By Raymond M. Smullyan
Is there quite a God, and if this is the case, what's God truly like? Is there an afterlife, and if this is the case, is there this type of factor as everlasting punishment for unrepentant sinners, as many orthodox Christians and Muslims think? And is it rather actual that our subconscious minds are attached to a better non secular fact, and if that is so, may this better religious fact be the exact same factor that religionists name "God"? In his most up-to-date booklet, Raymond M. Smullyan invitations the reader to discover a few attractive and a few terrible principles regarding non secular and mystical proposal. partially One, Smullyan makes use of the writings on faith via fellow polymath Martin Gardner because the start line for a few encouraged principles approximately faith and trust. half makes a speciality of the doctrine of Hell and its justification, with Smullyan providing strong arguments on each side of the debate. "If God requested you to vote at the retention or abolition of Hell," he asks, "how may you vote?" Smullyan has posed this query to many believers and bought a few staggering solutions. within the final a part of his treasurable triptych, Smullyan takes up the "beautiful and inspiring" rules of Richard Bucke and Edward wood worker on Cosmic realization. Readers will appreciate Smullyan’s observations on faith and in his clear-eyed presentation of many new and startling rules approximately this such a lot marvelous made of human consciousness.
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Extra resources for Who Knows?: A Study of Religious Consciousness
Let us consider a related point. Suppose a person inclined toward materialism is skeptical about the existence of souls altogether. Is there any scientific experiment one could perform to test whether there are souls? I know of only one experiment that has been tried (and I call this a good experiment)—namely, weighing a person just before and just after he dies. Of course, there was no loss in weight. Is a materialist, therefore, justified in concluding that there are probably no souls? Of course not; the correct conclusion is that, if souls exist, they have no weight.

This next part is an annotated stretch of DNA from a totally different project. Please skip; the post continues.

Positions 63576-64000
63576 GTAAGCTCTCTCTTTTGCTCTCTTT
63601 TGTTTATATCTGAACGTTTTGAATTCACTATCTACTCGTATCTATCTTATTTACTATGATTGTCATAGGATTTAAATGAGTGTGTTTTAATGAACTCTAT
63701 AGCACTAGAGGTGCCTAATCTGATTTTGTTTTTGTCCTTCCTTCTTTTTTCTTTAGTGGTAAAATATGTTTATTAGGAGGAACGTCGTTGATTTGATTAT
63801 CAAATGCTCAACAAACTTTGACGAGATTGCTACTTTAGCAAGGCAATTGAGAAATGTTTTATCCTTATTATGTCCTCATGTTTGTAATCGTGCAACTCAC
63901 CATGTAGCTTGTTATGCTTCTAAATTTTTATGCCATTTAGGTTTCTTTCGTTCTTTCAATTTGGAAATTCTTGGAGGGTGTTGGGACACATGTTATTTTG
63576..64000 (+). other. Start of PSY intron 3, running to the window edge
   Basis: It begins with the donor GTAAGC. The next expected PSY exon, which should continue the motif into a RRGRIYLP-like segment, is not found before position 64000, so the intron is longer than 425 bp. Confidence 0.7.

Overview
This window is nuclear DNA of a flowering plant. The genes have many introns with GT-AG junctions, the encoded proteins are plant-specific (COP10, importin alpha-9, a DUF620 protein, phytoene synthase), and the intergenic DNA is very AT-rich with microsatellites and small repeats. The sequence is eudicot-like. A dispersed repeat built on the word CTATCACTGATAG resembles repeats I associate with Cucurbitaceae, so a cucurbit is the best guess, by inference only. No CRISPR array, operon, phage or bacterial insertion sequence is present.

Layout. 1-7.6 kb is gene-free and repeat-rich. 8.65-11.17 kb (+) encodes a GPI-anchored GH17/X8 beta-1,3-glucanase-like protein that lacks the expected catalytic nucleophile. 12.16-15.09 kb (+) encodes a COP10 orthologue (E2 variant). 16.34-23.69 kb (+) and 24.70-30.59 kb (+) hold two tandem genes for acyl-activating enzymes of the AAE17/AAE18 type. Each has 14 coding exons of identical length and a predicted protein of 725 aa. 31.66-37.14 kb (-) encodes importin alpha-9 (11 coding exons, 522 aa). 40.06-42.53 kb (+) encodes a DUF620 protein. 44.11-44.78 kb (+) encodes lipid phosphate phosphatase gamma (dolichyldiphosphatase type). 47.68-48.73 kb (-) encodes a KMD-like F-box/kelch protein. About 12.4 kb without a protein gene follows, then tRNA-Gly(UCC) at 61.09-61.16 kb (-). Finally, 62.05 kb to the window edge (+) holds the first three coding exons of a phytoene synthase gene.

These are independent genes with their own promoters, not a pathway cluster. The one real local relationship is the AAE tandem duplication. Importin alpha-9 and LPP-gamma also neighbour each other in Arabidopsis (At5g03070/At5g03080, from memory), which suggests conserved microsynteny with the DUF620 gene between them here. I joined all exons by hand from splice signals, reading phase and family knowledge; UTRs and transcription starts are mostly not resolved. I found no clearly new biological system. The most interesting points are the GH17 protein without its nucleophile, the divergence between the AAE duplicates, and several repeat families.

50). I must say that this last idea struck me forcibly—it is one that never occurred to me before. Could it really be spite provoked by inability to share the belief? I wouldn’t be surprised if this is so in some cases, but I can think of another explanation—fear of having false hopes! To begin with, why are some people so dogged in their belief that there definitely is no afterlife? They give so-called “rational scientific” arguments, which, in fact, are extremely poor (for reasons I have indicated), and which are nothing more than sheer rationalizations.
It seems to me that it might be possible to combine the Brahmanic model of the two Brahmas with that of an evolving deity— namely, the higher Brahma is a perfect being existing not as an actuality, but as a Platonic ideal, and the lower Brahma is the evolving deity, existing actively and ever-moving in the direction of the higher Brahma. ) Coming back to the problem of evil, I once told the Jehovah’s Witness of whom I spoke earlier that I find it most implausible that a perfect God would create an imperfect world.